Fig. 3. Mineral water and soft drink plastic bottles trapped by mangroves roots in Sungai Kluang mangroves in the Free Trade Zone, Penang.
Fig. 4. A massive ghost net abandoned in the mangroves in Pantai Acheh, Penang. Ghost nets are known to trap and kill fish, crab, and birds that forage amongst mangroves.
Whichever the source and whatever the type of debris, they all accumulate in the canopy of the mangroves and are not easily removed. The main body of the mangroves retains most of the debris while the edges at the shoreline retain less – mostly lost to the water body through ebb and flow action of tides. The occurrence of accumulation raises many concerns. Amongst these are visual pollution and economic repercussions for the tourist and marine-related industries, causing harm to marine organisms via the absorption of harmful chemicals, facilitating the spread of non-native marine species to new habitats on floating debris, crushing of vegetation, reduction of light levels needed for vegetation growth, causing injuries and death among marine animals, and bioaccumulating up trophic levels.
Undoubtedly, it is time we put more effort into protecting our precious mangroves from pollution. More stringent laws and enforcement can help curb the issue of direct dumping in mangroves but controlling this act alone will not significantly decrease the accumulation of AMD in mangroves. At present communities in peri-urban areas face issues with infrequent rubbish collection due to their secluded locations leaving them no choice but to dispose them however they can. Municipal councils should pay closer attention to these areas and provide adequate facilities and services to avoid haphazard disposal of household waste. Reducing generation of single use items is highly advocated and would likely play a much bigger role in preventing more debris from entering our coastal ecosystems. Recycling programs are encouraged, but authorities should consider reviewing their mechanisms to prevent recyclables from entering coastal areas. As it is, plastics is still the number one debris found in the largest amounts indicating that current recycling systems have fallen short. Clean-ups can be organized to remove existing anthropogenic marine debris, and these should not only concentrate on beaches but also in mangroves which have long been neglected although they have greater abilities in retaining debris. Clean-ups in larger magnitudes and capacity are needed in urban mangroves where there are more contributors of debris and should concentrate in the main body of the mangroves where rubbish is mostly accumulated. Public awareness, education, as well as advocacy campaigns can also help change mindsets by stressing on the importance of conserving mangroves and its effect, otherwise. Constant engagement between researchers and the members of the public in local outreaches can raise awareness and invoke responsible action among individuals.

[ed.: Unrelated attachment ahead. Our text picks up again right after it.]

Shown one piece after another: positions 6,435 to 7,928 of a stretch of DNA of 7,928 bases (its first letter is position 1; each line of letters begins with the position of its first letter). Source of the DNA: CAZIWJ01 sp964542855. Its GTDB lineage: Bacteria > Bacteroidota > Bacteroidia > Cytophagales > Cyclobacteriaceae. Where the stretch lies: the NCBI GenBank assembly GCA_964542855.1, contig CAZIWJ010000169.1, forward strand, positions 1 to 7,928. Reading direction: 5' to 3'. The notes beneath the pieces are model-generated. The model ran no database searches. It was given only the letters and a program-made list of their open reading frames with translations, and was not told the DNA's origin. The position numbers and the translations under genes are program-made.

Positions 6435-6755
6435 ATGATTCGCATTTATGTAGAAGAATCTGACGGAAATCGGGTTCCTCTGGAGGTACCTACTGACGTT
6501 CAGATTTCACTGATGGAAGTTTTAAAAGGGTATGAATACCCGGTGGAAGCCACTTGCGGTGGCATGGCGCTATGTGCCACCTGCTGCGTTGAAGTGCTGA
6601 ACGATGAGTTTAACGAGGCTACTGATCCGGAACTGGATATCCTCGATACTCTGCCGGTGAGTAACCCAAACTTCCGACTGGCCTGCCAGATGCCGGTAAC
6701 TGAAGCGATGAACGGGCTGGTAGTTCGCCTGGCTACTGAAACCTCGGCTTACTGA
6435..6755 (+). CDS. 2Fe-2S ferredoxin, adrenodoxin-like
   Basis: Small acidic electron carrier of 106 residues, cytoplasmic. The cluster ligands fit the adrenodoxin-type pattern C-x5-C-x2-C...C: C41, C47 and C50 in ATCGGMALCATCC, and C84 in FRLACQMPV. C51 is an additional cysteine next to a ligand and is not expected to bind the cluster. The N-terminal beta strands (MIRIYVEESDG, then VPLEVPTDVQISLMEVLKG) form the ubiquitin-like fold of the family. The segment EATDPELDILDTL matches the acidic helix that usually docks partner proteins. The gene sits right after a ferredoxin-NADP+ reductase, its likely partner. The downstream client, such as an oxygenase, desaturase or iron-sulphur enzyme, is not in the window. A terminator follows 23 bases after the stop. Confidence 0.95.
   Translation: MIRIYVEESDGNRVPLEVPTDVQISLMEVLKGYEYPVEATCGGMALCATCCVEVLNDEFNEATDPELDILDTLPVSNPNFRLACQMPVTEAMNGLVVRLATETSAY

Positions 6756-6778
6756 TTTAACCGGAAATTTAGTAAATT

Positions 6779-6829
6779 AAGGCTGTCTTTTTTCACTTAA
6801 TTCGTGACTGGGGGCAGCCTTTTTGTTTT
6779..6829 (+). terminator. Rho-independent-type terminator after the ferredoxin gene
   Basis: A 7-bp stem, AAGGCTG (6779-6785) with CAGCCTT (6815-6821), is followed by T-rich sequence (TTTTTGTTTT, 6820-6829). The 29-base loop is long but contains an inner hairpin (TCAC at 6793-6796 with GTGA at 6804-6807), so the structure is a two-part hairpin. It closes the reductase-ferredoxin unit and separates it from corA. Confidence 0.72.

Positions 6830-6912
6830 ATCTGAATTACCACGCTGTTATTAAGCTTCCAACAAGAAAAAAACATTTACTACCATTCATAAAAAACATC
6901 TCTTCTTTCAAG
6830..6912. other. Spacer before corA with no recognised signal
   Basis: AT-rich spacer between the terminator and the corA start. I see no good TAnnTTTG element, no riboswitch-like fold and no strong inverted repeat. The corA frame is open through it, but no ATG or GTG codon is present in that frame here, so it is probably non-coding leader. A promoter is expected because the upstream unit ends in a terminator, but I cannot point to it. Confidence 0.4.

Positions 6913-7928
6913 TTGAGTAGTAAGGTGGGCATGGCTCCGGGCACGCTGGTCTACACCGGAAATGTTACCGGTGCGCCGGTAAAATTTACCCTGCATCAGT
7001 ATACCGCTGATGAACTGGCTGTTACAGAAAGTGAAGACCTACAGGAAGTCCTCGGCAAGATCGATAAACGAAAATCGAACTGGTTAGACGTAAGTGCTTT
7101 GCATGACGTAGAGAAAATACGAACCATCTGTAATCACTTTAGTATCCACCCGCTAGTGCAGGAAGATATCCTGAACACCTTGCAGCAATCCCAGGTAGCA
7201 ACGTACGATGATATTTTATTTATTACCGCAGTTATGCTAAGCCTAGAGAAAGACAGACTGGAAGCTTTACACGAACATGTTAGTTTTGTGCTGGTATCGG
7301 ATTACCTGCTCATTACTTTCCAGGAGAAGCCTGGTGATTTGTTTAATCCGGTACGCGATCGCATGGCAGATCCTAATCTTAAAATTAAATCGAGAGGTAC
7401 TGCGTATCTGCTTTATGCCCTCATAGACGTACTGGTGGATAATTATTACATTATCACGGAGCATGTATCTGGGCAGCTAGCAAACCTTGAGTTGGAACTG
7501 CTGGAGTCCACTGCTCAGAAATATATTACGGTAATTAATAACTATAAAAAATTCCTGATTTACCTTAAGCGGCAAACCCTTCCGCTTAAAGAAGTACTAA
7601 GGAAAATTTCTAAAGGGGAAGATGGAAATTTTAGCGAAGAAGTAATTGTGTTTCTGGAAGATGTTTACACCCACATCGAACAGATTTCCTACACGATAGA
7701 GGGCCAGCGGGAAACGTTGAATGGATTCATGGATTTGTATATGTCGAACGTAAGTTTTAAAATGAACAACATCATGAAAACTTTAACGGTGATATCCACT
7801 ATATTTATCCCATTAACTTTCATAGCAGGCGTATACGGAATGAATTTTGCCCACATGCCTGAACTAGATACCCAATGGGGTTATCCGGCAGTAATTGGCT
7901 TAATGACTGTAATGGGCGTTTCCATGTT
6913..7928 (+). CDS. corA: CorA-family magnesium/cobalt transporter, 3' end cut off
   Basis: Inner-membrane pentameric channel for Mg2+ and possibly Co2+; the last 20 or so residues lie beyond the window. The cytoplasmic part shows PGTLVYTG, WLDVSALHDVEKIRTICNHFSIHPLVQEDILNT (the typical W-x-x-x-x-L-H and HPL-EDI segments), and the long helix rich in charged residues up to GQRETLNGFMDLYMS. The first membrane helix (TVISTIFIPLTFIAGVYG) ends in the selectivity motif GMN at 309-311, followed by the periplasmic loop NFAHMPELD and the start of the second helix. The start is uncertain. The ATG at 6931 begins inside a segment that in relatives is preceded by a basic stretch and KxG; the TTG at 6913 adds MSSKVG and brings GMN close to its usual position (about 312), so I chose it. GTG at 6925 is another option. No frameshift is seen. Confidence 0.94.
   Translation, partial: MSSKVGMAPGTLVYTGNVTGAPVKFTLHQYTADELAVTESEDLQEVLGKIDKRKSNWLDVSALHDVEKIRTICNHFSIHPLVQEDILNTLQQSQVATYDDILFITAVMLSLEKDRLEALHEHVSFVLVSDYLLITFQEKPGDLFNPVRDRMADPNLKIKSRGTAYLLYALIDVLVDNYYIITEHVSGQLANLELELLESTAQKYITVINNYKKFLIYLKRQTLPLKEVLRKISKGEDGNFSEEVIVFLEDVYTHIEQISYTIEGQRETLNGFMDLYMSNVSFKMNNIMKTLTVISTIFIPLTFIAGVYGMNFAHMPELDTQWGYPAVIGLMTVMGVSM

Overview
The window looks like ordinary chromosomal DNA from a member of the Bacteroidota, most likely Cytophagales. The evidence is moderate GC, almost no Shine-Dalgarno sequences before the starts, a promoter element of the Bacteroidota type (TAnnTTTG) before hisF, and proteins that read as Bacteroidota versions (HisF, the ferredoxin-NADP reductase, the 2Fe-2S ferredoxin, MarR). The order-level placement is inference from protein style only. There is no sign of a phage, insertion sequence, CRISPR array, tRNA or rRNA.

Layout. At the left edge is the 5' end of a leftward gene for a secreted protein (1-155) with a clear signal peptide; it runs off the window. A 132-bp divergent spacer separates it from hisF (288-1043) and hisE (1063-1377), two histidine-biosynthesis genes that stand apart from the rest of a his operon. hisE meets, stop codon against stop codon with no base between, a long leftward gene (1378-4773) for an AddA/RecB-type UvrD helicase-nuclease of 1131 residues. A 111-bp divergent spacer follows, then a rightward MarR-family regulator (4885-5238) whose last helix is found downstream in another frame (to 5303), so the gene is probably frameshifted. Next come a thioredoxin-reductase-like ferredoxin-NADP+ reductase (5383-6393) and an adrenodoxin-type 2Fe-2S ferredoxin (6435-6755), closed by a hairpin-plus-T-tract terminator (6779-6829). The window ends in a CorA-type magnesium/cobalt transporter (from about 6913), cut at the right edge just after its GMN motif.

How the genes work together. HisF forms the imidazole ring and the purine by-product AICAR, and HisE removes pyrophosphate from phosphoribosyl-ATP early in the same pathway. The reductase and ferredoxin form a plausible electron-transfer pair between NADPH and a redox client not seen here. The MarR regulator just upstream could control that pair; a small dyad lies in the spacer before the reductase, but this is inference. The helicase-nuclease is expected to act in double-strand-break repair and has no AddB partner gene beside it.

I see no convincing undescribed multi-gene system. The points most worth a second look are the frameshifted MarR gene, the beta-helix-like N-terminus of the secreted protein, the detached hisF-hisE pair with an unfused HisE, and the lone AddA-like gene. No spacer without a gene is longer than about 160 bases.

The perception of mangroves being idle ecosystems is rapidly being replaced by their recognition as super ecosystems of the tropics and governments are starting to acknowledge mangroves as a key solution to climate-related issues like sea level rise, rise in storm frequencies and to reach Sustainable Development Goals. However, for these forefront ecosystems to play their innate roles, they need to be healthy. Therefore, it is important now, more than ever, to protect these ecosystems in every we can so that they in turn, can protect us.
The article was originally published on The Petri Dish